New rules making it tougher to rip up forested hillsides to plant vineyards won qualified approval from the Sonoma County Board of Supervisor Tuesday. The stronger erosion prevention measures were unanimously approved by the five supervisors, but most acknowledged that the process was viewed as frustrating and flawed by many involved.
Sonoma County supervisors voted unanimously Tuesday to scale back controversial rules designed to protect endangered fish and regulate how grape growers use water from the Russian River for frost protection. The board eliminated rules that would have required vineyard and orchard operators to monitor and report their water diversions from the river, its tributaries and nearby groundwater.
Sonoma County grape growers aiming to convert forested hillsides with neat rows of vineyards will have to prove their projects won’t damage local waterways under draft regulations released Thursday. The new rules, proposed by Sonoma County Agricultural Commissioner Tony Linegar, would prohibit tree removal on the steepest of slopes.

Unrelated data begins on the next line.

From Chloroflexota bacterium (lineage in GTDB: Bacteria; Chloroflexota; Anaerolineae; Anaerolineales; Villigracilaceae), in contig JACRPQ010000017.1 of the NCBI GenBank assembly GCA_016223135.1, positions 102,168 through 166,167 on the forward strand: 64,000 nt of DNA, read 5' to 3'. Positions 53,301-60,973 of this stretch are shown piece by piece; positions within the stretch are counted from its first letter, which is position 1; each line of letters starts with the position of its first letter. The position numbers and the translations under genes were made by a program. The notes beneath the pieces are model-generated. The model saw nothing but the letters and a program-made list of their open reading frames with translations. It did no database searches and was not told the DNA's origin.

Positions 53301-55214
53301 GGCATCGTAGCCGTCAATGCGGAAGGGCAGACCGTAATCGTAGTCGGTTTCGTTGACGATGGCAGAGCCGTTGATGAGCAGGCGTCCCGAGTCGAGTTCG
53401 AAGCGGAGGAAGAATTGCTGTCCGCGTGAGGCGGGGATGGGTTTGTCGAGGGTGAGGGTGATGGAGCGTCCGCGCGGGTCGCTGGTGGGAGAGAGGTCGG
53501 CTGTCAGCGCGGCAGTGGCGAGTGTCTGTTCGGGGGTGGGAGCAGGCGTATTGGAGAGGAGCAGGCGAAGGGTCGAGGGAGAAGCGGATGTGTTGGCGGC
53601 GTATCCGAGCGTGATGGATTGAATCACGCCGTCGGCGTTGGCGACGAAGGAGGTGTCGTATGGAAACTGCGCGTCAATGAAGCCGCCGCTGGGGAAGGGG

The Sonoma County Board of Supervisors on Tuesday unanimously approved an emergency halt to new vineyards and orchards on forested slopes and hilltops. The four-month freeze was prompted by a wave of new vineyard projects and a need to update 12-year-old farming regulations that don’t deal with tree removal. What, if any, changes would you like to see?
Tony Linegar, Mendocino County’s agricultural commissioner, has been selected to take the same job in Sonoma County. His appointment, announced Tuesday, comes eight months after the county fired Ag Commissioner Cathy Neville in what has become an ugly and protracted legal battle.